Five alive: Republicans with bright futures amid the doldrums


Election 2022 Senate Alabama
Katie Britt greets young people in the audience at her election-night watch party Tuesday, Nov. 8, 2022, in Montgomery, Ala. Britt won the U.S. Senate race in Alabama, becoming the first woman elected to the body from the state.(AP Photo/Vasha Hunt) Vasha Hunt/AP

Five alive: Republicans with bright futures amid the doldrums

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Republicans wanting some hope amid the mediocre election results should look at some high-quality people elected or reelected Tuesday who can be major political stars.

In no particular order, party strategists should push the following officials (identified by the offices they will hold once they are sworn in) to the forefront:

Arkansas Attorney General Tim Griffin: I’ve watched him since the first weekend he arrived in Washington, D.C., as a recent graduate of Tulane Law School in the mid-1990s, looking for a job. By the early 2000s, he wowed me in his Republican campaign committee office by simultaneously giving apparently full attention to four things at once: a phone call, an email, a fax machine, and his conversation with me across his desk. He’s brilliant, friendly, disarmingly candid, and an undefeated candidate with two wins for the House, two wins as the lieutenant governor of Arkansas, and now, term-limited from that spot, a landslide winner for his new post, where he will immediately become perhaps the best state attorney general in the nation. He will surely give President Joe Biden fits in federal court.

Katie Britt, senator from Alabama: Watching her for the past 18 years in Alabama (even though she’s only 40) has provided an object lesson in the virtues of smart, upbeat, focused energy. And her political “people skills” are extraordinary. Other than finishing second in the national Junior Miss competition, Britt has won everything else big she has ever tried: class president at every level of school and student government president at the University of Alabama (a famously fractious student political system), governor at Alabama Girls’ State, chief of staff for Sen. Richard Shelby when he led the Appropriations Committee, and president of the Business Council of Alabama, all before she overcame a 58-percentage-point polling deficit (!!!) to win the Republican nomination for Senate and then coasting to a general election victory. She’s thoughtful and grounded too — and if you want to see how to deliver an attractive conservative message, watch this clip from Fox News, linked here.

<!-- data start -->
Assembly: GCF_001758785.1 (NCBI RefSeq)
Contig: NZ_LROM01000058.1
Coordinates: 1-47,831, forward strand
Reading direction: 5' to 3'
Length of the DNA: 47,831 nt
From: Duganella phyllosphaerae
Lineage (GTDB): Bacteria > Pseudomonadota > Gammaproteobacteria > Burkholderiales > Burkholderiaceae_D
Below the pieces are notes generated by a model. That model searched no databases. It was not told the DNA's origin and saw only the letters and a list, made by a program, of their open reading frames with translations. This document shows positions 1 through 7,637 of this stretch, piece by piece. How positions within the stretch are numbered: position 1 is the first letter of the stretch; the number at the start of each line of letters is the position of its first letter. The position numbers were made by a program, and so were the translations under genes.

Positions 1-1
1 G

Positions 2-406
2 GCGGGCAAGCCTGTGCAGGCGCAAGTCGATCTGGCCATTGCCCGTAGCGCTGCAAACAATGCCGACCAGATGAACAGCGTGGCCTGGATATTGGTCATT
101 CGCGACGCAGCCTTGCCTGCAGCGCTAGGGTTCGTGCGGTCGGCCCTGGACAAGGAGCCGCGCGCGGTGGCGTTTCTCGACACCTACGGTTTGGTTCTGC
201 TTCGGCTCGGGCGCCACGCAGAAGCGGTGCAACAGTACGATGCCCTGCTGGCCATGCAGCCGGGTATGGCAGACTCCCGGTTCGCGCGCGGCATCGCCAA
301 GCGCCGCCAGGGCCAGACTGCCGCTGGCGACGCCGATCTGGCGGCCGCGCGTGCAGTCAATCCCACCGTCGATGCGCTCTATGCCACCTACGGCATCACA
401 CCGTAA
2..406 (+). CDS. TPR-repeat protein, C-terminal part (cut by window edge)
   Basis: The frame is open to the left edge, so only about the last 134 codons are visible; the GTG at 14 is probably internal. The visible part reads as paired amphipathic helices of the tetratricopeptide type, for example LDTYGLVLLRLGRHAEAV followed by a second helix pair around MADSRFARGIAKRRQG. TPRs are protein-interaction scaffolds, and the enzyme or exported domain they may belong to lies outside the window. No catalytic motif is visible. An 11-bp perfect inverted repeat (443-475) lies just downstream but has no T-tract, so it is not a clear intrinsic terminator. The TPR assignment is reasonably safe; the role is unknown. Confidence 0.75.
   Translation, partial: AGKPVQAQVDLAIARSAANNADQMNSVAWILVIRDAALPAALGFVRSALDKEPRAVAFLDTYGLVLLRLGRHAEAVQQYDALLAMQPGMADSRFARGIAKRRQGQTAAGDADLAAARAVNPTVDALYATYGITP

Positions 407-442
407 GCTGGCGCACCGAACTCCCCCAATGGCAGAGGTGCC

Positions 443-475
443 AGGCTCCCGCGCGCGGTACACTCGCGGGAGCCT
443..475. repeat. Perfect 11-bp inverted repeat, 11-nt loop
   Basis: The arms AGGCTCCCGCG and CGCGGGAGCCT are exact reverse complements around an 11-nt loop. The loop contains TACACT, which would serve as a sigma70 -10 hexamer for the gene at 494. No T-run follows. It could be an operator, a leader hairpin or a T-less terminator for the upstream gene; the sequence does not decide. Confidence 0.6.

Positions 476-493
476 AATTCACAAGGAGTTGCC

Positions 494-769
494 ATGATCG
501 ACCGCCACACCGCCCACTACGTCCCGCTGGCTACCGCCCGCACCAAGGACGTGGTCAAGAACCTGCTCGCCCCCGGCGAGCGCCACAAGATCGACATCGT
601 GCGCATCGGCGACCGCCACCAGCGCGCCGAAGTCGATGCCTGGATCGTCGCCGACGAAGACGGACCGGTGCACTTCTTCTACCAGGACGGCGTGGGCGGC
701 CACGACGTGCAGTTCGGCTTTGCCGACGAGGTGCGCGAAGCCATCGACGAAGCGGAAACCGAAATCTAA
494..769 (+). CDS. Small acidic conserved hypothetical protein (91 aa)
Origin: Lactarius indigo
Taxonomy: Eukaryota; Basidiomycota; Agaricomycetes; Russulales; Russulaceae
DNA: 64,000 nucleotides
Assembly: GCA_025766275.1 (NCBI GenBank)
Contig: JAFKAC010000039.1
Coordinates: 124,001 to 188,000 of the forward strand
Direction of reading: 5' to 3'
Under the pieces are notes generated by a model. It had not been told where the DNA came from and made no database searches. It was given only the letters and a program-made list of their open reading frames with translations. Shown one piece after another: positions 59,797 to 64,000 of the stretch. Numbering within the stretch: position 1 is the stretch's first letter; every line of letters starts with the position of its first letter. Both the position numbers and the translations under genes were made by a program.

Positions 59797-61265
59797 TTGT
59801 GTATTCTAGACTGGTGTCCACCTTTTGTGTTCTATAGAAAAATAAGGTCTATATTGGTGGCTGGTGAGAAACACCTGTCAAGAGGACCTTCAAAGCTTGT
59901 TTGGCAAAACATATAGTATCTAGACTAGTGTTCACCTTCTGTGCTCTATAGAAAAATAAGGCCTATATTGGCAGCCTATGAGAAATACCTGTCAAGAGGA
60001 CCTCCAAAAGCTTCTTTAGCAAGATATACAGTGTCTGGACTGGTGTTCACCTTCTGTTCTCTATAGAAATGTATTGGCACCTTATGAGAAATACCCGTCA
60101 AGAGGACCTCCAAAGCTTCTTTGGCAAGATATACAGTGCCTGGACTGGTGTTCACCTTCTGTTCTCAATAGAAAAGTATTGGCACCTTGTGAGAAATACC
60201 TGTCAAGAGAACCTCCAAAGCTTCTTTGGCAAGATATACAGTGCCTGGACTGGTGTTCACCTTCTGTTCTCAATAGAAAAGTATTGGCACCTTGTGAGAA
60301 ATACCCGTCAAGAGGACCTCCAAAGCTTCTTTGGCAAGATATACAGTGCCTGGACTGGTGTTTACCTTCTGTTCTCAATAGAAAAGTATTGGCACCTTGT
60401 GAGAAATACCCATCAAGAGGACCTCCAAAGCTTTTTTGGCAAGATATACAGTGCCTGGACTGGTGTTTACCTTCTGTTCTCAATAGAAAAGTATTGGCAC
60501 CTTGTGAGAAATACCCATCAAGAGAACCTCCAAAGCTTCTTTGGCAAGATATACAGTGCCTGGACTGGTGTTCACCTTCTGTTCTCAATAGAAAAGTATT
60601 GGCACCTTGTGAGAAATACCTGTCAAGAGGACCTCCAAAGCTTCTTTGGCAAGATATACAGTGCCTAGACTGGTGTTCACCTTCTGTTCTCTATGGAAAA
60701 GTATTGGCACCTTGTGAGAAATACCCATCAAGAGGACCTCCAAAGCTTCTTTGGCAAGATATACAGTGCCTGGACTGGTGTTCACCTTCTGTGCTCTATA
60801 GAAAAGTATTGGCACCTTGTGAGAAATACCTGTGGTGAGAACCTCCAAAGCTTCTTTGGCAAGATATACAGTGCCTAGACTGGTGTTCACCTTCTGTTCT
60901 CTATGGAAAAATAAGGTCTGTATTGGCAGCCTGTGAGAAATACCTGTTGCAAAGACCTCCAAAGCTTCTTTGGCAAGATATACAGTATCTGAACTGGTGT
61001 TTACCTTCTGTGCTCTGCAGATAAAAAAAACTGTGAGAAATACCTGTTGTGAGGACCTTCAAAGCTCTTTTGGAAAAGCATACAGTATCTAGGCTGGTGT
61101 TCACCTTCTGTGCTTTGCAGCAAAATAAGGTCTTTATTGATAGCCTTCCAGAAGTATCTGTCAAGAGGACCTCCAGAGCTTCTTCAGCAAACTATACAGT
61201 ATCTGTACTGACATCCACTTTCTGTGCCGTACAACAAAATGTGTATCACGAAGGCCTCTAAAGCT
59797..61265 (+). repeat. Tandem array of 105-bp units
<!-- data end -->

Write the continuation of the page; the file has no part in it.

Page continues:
Tim Scott, senator from South Carolina: As a newly nominated House candidate making the rounds in Washington in 2010, Scott wowed me in a 45-minute interview like few other candidates ever have. In the subsequent 12 years, he has continued to wow almost everyone he deals with, and newly reelected to the Senate, he might be the single most widely attractive conservative candidate Republicans could nominate for president in 2024. He certainly has hinted that he is open to a run, and his national profile is almost uniformly positive.

Kim Reynolds, Iowa governor: Reynolds showed she could thrive in a national spotlight with her superb performance this year in a notoriously difficult one-off job, namely giving the opposing party’s response to the president’s State of the Union address. The task has eaten other rising stars alive, but Reynolds handled it with aplomb. But that’s nothing compared to the job her constituents think she did as governor. With a landslide reelection win with more than 58% of the vote, she managed to do the near-impossible: out-poll Iowa legend Sen. Chuck Grassley, the 48-year fixture representing the Hawkeye State in Washington. (He again won big in his reelection race, but his 56% was 2 points worse than Reynolds.)

John James, representative from Michigan: After two impressive but failed runs for the Senate in a state stacked against Republicans, James eked out a win in the state’s newly drawn 10th Congressional District. A West Point graduate and a businessman, as well as an upbeat campaigner, James may make a mark in the 435-member House much faster than most freshman congressmen do.


If Republicans push these five officeholders front and center, along with last year’s star, Gov. Glenn Youngkin of Virginia, they will give voters a substantive and attractive, can-do image. Smiles, principles, and competence are a powerful combination.

© 2022 Washington Examiner

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